Why you should care
Because Washington’s very measured response to Assad’s use of chemical weapons doesn’t move the needle.
John McLaughlin is the former deputy director of the CIA. He writes a regular column on OZY called “The Spy Who Told Me” and teaches at the Johns Hopkins University’s School of Advanced International Studies (SAIS).
The U.S. and allied military strikes on suspected chemical weapons (CW) sites in Syria will have no appreciable effect on the larger foreign policy dilemma the Assad regime represents. It may discourage Assad from using CW on innocent civilians, at least for a time, but even that is uncertain.
The sites hit by strikes in the middle of the night last Friday were described by the Pentagon as a CW-linked research center outside Damascus and two CW-related sites near the city of Homs. The U.S. military carried out the strikes competently and professionally, with little, if any, damage to civilians, minimal loss of life in Syria and no U.S. casualties. The strikes may represent some degradation or delays in Syria’s CW program, particularly for the higher-end weapons such as sarin.
Experts point out, however, that what the military calls bomb damage assessment (BDA) is notoriously difficult to carry out accurately, especially in the early days after a mission. This is doubly true when adversaries have had clear warning of an attack in advance, providing time to move or hide capabilities. In this case, the Syrians and Russians both knew through President’s Trump’s tweet three days earlier that missiles were headed their way.
So in broader terms, the strike leaves the United States exactly where it has been.
The Pentagon, meanwhile, has offered no evidence that the United States destroyed stockpiles of weapons, so there is a strong chance some were relocated in anticipation of strikes. Moreover, much of Assad’s chemical use has involved chlorine, and there are probably still ample supplies of that in Syria.
If Assad’s reaction to the more restrained strike Washington carried out a year ago is any indication, he will probably desist from CW usage for a while and then resume small attacks to test U.S. reaction. He likely will be emboldened by the fact that none of the American weapons were directed at “leadership targets” like his palace, military commanders or other Syrian officials.
Why was the strike not more extensive? For starters, Trump has signaled a reluctance to get more deeply involved in Syria. He would prefer to find a way out, leaving solutions up to regional actors. Also, the U.S. national security team is in transition and even though some newcomers, such as National Security Advisor John Bolton, might have favored a more comprehensive attack, this team — lacking a secretary of state and many other officials — is not yet organized to manage a complex or prolonged campaign.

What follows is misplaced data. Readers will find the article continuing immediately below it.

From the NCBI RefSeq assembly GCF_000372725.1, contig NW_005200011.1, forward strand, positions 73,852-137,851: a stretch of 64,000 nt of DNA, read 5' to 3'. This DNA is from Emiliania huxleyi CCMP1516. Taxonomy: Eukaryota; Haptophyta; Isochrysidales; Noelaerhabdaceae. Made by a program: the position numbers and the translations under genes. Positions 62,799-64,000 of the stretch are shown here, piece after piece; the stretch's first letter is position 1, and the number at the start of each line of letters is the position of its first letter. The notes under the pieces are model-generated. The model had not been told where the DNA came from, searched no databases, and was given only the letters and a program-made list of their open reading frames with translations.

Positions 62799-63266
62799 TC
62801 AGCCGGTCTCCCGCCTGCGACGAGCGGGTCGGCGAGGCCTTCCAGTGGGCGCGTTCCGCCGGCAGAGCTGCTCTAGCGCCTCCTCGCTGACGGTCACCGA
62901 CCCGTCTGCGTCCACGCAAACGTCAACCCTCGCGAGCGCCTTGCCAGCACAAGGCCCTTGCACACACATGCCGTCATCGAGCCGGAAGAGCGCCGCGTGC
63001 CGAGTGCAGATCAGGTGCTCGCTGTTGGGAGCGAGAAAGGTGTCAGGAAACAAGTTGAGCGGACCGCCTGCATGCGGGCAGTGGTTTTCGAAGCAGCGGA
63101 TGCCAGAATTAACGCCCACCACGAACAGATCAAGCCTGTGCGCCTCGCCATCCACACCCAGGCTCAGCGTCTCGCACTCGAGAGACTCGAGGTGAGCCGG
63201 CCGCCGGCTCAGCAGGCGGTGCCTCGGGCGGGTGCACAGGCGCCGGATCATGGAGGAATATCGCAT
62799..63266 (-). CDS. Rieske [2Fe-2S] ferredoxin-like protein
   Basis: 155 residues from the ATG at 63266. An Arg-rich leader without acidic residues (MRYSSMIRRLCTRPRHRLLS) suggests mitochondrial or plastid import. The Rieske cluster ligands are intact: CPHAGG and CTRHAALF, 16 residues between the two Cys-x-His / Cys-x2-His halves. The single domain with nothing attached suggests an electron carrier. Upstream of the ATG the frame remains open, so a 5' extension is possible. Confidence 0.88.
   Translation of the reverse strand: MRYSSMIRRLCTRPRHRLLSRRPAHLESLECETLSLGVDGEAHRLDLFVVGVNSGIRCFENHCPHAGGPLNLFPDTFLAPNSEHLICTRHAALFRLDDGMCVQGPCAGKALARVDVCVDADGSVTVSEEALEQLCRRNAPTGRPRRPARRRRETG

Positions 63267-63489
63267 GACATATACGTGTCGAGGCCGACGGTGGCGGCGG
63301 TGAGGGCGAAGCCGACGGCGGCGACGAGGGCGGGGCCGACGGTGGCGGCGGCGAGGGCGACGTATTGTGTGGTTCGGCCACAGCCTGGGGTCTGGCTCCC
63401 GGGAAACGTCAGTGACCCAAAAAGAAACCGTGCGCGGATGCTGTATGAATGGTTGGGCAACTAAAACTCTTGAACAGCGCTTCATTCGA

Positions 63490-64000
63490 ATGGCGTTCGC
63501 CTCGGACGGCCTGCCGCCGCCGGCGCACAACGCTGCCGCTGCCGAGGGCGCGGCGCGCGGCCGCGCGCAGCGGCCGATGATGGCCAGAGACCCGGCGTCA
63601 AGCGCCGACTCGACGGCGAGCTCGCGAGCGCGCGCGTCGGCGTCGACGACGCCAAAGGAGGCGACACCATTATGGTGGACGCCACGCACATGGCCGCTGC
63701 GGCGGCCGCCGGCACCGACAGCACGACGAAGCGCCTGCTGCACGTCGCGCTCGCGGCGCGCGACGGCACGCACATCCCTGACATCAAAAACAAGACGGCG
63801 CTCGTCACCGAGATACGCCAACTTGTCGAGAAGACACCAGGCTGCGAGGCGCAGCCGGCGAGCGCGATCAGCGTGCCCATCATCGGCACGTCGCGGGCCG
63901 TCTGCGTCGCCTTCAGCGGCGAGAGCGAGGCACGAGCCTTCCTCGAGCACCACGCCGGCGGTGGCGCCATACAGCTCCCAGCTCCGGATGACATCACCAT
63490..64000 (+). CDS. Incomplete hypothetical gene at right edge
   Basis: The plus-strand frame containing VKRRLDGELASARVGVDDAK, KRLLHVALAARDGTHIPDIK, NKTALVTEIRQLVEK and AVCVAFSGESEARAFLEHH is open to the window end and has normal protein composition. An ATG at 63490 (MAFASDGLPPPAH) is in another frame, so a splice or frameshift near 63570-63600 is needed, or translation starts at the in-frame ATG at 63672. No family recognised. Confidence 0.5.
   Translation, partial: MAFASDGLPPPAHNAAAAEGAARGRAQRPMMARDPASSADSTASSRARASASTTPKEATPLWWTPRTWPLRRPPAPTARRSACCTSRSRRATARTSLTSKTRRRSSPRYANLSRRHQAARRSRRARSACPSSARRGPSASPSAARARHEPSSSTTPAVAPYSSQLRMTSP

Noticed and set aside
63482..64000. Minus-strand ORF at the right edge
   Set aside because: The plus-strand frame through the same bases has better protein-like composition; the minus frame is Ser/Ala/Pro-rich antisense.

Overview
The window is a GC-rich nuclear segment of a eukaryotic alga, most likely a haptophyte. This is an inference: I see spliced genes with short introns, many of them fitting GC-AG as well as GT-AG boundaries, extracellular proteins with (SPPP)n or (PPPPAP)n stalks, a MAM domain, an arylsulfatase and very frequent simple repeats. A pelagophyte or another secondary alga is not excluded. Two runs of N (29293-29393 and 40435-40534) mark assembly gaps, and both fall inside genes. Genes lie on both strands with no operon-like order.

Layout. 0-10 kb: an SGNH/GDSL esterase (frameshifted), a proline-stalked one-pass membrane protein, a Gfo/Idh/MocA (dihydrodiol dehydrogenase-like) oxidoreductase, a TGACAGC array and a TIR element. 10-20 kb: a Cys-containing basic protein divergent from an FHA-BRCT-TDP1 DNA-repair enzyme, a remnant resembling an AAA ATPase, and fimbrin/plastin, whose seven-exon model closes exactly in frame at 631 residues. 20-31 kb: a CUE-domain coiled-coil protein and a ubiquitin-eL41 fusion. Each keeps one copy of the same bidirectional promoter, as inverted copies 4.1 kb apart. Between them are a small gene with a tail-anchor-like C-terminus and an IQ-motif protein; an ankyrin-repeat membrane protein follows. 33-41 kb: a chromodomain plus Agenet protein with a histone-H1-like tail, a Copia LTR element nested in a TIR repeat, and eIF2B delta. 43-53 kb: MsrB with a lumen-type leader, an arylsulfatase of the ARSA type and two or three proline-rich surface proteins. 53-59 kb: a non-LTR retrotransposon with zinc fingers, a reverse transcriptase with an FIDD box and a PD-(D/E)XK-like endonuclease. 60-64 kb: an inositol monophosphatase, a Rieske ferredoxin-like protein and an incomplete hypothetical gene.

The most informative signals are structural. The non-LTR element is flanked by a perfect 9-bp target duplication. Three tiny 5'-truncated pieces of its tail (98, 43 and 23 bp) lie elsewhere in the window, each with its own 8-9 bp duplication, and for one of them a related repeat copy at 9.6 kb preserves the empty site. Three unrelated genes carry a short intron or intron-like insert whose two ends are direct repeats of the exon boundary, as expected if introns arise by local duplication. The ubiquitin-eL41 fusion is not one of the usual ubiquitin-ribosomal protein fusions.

So in broader terms, the strike leaves the United States exactly where it has been: holding a small but significant northeastern corner of the country with 2,000 U.S. troops and our Kurdish allies, while the Assad regime, Russia, Iran and Turkey exercise predominant influence in most of Syria. Russia has succeeded in preserving Assad’s power and, at this point, the United States has no real leverage or plan to change that — it is perhaps no longer even a priority U.S. objective.
As Trump’s new national security team takes shape, it will likely debate the choice that has loomed for some time: to go small, basically working only to clean out ISIS remnants, or to go big — not with a huge troop increase but by keeping existing forces there while elbowing to the forefront of a diplomatic game that Russia and Iran have been winning. This would require invigorating some forum, probably under the United Nations, aimed at arranging a transitional government that eases out Assad and ushers in some more representative government in Damascus.
This may now be too steep a hill to climb. Success would require making a deal with Russia, with whom relations are at a post–Cold War low, and some way of either accommodating or pushing out Iran, which has invested heavily in gaining a solid foothold in Syria.
Washington has arrived at this sad crossroads because of the difficulty our two most recent administrations have had in choosing among the agonizing alternatives Syria presents. For Obama, the dilemma was that placing priority on Assad’s ousting would have helped ISIS, and prioritizing the destruction of ISIS would have helped Assad. So his administration split the difference and achieved neither in full measure. But not making a decision on Syria has often amounted to allowing the situation to worsen.
Why does any of this matter? Because the Middle East’s problems converge in Syria — the conflict between Sunni and Shia Arabs; the terrorist challenge to governments; Iran’s ambition to dominate the region; the dangers this poses for U.S. allies like Israel and Jordan; and the pent-up backlash against authoritarianism that briefly exploded in the Arab Spring. In a region that, advisedly or not, has looked to the United States for leadership and still does, “going small” and focusing on just a narrow slice of the problem sends the message that we have abandoned this role. And that will be the message heard elsewhere around the world.
That, along with the aching humanitarian concerns Syria must awaken, is why “going big” is important.